Whether or not the rising risk of a hard UK exit from the EU market on December 31st will have any impact on the discussions at 10 Downing Street remains to be seen.
Having often acted like a gambler, it is unclear whether this will deter Johnson who has called such a potential outcome a “good“ result.
2. The EU may take the UK to court over the breach of treaty. The European Court of Justice would probably order the UK to change its ways and/or pay a fine.
But having ignored its obligations under an international treaty, the UK may well decide to simply ignore this — or any other — non-British court as well.
3. Under the divorce treaty (“Withdrawal Agreement,” the UK owes the EU roughly €35 billion for commitments which the UK signed up to while it was a member. In this narrow sense, the EU has no direct financial leverage over the UK.
EU27: A commercial superpower
However, this is not the end of the story. The EU27 is a commercial superpower. Only the United States comes close to the EU’s clout in global trade.
To a considerable extent, geography is destiny. Geography suggests that the UK and the EU will always need to interact closely on a vast range of issues.
A lack of trust, and of a well-ordered relationship structured by treaties, would be bad for both sides.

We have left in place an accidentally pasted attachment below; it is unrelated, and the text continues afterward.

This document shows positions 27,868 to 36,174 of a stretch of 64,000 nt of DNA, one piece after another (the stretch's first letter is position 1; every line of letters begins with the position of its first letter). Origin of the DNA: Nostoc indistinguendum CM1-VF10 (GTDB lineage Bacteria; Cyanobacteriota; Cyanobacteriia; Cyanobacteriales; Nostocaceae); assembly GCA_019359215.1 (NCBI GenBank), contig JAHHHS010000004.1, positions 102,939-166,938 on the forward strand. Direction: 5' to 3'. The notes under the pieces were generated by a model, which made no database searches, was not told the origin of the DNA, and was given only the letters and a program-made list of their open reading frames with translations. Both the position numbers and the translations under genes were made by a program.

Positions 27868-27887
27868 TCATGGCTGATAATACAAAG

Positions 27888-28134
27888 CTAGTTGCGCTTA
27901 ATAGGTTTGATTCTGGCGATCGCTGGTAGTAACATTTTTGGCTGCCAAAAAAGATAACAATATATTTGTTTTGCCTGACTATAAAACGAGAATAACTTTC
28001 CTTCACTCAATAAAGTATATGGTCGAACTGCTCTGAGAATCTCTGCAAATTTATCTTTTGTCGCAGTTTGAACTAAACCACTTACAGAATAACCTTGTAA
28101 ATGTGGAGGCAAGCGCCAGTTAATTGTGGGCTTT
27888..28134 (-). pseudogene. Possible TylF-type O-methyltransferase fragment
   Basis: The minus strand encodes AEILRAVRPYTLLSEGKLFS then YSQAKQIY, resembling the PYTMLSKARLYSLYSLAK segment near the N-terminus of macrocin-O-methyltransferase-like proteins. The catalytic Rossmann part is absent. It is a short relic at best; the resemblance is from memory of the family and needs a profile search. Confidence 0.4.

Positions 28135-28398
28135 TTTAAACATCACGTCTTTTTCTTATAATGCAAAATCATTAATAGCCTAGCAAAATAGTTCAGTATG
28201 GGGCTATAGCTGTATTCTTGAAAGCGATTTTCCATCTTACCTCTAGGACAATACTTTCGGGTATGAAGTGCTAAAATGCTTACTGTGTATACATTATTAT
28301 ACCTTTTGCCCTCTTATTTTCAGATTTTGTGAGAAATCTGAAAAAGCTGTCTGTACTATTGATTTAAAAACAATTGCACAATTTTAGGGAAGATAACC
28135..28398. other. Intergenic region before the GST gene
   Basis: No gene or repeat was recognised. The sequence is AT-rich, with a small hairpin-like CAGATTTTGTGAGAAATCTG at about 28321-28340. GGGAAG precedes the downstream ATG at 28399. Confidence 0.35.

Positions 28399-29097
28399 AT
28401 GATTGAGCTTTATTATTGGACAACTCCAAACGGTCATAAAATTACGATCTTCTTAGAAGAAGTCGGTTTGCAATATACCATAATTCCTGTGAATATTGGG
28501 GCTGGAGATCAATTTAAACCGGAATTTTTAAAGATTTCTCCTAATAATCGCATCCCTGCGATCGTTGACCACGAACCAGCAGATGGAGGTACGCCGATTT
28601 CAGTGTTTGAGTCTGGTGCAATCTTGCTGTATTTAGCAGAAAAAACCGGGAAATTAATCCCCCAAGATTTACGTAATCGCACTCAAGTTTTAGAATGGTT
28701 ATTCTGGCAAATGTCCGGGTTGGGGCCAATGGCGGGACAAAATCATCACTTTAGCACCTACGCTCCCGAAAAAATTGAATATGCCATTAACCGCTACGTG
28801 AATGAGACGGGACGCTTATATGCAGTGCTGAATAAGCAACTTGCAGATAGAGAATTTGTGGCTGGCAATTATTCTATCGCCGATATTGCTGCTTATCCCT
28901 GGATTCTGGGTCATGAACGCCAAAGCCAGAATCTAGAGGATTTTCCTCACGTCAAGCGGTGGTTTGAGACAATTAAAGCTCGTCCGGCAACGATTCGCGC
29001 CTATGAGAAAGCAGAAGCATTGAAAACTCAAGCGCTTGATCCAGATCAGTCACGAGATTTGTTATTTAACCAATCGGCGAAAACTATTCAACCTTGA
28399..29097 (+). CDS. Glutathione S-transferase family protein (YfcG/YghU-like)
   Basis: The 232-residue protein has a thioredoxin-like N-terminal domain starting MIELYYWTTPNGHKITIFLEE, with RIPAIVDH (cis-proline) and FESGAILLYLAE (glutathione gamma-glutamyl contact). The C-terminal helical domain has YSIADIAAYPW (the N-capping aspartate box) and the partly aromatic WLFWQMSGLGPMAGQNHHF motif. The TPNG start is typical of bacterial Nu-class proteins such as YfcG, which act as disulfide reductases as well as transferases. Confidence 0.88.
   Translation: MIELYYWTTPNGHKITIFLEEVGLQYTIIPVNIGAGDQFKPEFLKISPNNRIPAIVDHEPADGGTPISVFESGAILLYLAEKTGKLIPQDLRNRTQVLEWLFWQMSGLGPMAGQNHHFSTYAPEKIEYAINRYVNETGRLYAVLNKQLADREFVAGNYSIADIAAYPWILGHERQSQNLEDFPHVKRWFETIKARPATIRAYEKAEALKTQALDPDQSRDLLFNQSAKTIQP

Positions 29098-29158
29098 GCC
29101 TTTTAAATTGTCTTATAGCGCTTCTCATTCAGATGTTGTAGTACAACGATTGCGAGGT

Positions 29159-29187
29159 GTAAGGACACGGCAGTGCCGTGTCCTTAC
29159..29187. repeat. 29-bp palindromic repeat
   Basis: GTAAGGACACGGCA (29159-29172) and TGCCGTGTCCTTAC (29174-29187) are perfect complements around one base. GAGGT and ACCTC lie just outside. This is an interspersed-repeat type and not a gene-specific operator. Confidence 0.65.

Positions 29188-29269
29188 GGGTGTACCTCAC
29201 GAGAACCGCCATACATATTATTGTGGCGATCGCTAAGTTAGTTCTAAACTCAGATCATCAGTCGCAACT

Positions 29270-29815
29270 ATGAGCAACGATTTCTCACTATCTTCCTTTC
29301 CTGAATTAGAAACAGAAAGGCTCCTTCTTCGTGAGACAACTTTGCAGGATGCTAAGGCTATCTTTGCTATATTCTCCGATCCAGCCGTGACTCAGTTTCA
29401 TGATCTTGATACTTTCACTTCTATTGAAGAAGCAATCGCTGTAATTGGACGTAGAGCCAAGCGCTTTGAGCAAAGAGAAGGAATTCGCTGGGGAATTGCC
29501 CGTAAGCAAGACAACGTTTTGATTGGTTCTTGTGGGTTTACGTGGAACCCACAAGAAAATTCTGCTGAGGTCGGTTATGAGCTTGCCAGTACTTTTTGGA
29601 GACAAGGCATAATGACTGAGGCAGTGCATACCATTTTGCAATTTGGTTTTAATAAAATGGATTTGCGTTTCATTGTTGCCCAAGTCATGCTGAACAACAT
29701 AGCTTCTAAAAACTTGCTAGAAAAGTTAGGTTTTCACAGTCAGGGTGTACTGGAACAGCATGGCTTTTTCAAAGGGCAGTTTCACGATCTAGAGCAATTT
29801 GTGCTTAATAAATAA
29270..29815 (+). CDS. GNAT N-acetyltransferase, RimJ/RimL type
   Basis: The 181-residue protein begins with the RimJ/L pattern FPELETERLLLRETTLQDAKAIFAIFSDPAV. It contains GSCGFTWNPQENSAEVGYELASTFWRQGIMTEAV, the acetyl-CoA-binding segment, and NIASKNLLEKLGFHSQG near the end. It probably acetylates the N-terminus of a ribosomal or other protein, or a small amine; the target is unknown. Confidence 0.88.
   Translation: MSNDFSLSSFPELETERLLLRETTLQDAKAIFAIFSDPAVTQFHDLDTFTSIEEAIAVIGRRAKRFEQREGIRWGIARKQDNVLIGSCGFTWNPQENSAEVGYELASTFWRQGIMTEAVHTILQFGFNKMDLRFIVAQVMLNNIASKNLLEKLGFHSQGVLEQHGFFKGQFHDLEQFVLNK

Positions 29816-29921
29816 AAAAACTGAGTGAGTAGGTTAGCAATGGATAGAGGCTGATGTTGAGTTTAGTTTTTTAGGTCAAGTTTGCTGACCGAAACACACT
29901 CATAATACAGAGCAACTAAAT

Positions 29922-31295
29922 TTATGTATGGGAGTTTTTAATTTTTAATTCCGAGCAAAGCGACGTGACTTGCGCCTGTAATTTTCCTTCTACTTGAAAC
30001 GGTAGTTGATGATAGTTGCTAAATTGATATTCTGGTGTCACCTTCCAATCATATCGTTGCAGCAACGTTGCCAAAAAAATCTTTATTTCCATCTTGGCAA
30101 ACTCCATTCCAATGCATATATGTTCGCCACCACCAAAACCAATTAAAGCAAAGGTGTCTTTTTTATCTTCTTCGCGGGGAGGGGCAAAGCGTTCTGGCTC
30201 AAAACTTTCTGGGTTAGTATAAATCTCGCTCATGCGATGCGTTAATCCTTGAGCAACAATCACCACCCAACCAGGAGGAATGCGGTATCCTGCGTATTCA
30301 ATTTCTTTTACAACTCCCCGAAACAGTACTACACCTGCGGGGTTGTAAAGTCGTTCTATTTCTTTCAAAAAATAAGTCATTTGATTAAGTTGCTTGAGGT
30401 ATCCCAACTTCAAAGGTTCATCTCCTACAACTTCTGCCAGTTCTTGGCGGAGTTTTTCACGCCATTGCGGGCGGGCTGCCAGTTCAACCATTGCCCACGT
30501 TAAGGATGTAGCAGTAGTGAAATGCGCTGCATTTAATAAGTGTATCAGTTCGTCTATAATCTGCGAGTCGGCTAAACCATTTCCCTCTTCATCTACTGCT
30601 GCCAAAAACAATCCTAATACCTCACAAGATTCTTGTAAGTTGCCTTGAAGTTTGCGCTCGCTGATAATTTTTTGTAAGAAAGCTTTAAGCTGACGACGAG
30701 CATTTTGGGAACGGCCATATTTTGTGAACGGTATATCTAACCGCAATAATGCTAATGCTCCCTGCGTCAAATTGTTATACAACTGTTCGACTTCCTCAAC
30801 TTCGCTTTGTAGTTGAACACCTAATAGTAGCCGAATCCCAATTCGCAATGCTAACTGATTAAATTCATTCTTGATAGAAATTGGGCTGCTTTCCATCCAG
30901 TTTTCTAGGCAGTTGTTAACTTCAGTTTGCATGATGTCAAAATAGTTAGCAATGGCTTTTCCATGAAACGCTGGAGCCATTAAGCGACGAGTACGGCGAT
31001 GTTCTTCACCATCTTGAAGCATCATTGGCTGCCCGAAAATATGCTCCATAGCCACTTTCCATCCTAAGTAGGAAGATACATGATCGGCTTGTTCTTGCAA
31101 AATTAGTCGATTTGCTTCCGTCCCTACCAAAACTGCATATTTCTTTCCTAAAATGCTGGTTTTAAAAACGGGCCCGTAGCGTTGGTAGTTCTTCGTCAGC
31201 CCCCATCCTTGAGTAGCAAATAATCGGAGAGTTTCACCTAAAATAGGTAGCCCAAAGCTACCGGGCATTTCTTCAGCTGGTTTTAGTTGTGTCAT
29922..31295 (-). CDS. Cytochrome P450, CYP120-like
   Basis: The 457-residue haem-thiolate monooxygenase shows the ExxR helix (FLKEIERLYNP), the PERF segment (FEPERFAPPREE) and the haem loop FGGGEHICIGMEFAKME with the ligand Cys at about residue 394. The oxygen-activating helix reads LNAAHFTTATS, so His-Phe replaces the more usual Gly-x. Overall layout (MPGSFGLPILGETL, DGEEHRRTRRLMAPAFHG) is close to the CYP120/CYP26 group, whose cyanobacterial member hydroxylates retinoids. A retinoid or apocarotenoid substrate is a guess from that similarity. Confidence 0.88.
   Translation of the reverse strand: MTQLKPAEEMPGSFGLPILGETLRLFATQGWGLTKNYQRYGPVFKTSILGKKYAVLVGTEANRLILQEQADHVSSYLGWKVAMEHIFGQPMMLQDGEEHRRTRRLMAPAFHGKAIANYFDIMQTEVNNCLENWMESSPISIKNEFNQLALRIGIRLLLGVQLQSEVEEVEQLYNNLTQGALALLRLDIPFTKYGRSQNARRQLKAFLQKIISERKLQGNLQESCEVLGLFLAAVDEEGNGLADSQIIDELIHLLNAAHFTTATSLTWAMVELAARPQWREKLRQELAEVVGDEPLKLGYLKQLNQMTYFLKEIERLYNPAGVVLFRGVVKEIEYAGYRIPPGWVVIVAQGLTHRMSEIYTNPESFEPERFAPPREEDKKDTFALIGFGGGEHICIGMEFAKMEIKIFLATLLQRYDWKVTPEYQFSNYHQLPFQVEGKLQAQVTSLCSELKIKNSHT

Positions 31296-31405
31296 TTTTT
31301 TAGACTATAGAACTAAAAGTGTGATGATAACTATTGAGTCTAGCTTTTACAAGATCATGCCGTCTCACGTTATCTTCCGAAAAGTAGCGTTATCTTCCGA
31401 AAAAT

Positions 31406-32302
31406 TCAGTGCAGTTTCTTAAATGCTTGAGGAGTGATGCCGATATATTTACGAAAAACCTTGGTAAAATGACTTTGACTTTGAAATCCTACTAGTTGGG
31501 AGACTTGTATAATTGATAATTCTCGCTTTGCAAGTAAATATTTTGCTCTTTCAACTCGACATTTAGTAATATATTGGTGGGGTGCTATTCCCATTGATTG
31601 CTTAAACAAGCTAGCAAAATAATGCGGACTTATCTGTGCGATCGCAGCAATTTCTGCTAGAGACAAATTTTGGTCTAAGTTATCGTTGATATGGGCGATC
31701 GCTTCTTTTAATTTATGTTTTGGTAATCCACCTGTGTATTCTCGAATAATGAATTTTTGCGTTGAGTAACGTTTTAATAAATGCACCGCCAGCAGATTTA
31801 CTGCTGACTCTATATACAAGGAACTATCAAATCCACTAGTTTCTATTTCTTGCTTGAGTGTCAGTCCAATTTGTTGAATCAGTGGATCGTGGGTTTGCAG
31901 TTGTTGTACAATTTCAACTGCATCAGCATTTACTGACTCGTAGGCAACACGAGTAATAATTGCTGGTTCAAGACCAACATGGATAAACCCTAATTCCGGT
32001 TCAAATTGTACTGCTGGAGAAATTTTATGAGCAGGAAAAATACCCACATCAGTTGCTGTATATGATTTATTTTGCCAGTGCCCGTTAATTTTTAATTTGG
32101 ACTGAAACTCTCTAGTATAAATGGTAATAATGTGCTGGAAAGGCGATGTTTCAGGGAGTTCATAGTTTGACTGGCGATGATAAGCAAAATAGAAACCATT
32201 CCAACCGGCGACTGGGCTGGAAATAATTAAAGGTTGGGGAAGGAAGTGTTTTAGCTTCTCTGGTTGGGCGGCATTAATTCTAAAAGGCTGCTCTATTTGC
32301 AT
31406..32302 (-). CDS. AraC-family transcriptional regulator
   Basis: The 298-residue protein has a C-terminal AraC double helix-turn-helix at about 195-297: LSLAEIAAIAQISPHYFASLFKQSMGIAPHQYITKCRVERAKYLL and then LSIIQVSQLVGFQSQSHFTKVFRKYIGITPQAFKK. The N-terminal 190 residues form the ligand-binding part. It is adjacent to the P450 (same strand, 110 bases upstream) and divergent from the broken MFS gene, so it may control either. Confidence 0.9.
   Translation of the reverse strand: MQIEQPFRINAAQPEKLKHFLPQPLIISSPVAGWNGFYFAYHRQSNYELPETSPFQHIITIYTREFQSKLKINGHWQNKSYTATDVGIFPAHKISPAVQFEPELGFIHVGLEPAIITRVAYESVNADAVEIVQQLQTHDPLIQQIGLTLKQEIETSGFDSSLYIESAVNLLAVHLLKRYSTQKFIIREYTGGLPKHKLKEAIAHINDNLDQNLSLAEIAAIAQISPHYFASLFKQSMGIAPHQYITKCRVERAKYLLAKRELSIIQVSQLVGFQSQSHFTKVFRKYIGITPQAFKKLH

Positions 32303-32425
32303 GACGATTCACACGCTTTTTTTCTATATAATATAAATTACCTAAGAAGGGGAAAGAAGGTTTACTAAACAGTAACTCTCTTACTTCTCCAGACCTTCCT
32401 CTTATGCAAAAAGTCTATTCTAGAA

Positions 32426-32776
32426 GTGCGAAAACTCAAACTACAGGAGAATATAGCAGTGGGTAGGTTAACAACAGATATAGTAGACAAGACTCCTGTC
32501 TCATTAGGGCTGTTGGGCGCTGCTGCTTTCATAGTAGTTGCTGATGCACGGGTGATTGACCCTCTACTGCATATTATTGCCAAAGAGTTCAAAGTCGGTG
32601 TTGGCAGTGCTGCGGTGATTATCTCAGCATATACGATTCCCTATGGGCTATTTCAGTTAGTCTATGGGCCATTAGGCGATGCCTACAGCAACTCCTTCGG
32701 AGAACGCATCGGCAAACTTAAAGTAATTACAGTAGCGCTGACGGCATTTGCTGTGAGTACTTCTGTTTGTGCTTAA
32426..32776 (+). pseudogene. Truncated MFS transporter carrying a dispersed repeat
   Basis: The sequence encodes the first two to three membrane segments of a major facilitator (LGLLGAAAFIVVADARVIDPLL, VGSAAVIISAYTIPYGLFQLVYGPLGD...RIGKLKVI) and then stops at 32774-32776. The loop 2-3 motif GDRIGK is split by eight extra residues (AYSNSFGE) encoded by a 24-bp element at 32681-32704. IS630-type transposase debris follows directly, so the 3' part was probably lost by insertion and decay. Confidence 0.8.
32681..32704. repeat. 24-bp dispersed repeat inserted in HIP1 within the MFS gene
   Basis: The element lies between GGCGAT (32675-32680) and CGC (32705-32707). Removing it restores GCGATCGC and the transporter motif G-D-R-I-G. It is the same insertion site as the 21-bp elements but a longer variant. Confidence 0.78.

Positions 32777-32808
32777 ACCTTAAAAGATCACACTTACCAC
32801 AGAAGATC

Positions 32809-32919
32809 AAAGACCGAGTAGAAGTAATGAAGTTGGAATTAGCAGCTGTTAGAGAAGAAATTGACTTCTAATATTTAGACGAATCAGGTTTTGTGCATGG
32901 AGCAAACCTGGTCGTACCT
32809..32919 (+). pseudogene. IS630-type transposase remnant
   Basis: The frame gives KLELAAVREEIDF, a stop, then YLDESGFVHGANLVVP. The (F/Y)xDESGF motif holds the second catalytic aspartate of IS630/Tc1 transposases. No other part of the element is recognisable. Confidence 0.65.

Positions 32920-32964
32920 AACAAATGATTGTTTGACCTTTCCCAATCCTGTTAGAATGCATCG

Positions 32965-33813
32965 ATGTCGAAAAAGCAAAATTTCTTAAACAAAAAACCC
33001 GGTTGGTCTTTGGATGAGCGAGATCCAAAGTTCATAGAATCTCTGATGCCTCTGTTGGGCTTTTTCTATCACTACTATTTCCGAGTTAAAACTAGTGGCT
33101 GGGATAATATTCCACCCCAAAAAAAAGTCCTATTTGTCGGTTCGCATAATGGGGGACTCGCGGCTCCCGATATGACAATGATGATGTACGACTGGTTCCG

In addition, size matters. Size suggests that the EU27 will usually have the upper hand in dealings with the medium-sized UK
Ever since David Cameron tabled a Brexit referendum seven years ago, any post-Brexit relationship will be more skewed towards what the bigger EU27 perceives as its interest than to what the UK would like to achieve.
Just ask Canada and Mexico how they feel about some details of their trade arrangements with the United States.
The UK and the short end of the stick
From an EU perspective, the real costs of going rogue for the UK would be twofold:
1. The UK would lose privileged access to its major market. For the EU27, the absence of any deal on future relations would probably be neutral.
The small hit to the EU from reduced access to the UK market would be offset by a diversion of trade, investment and skilled migrants from the UK to the EU.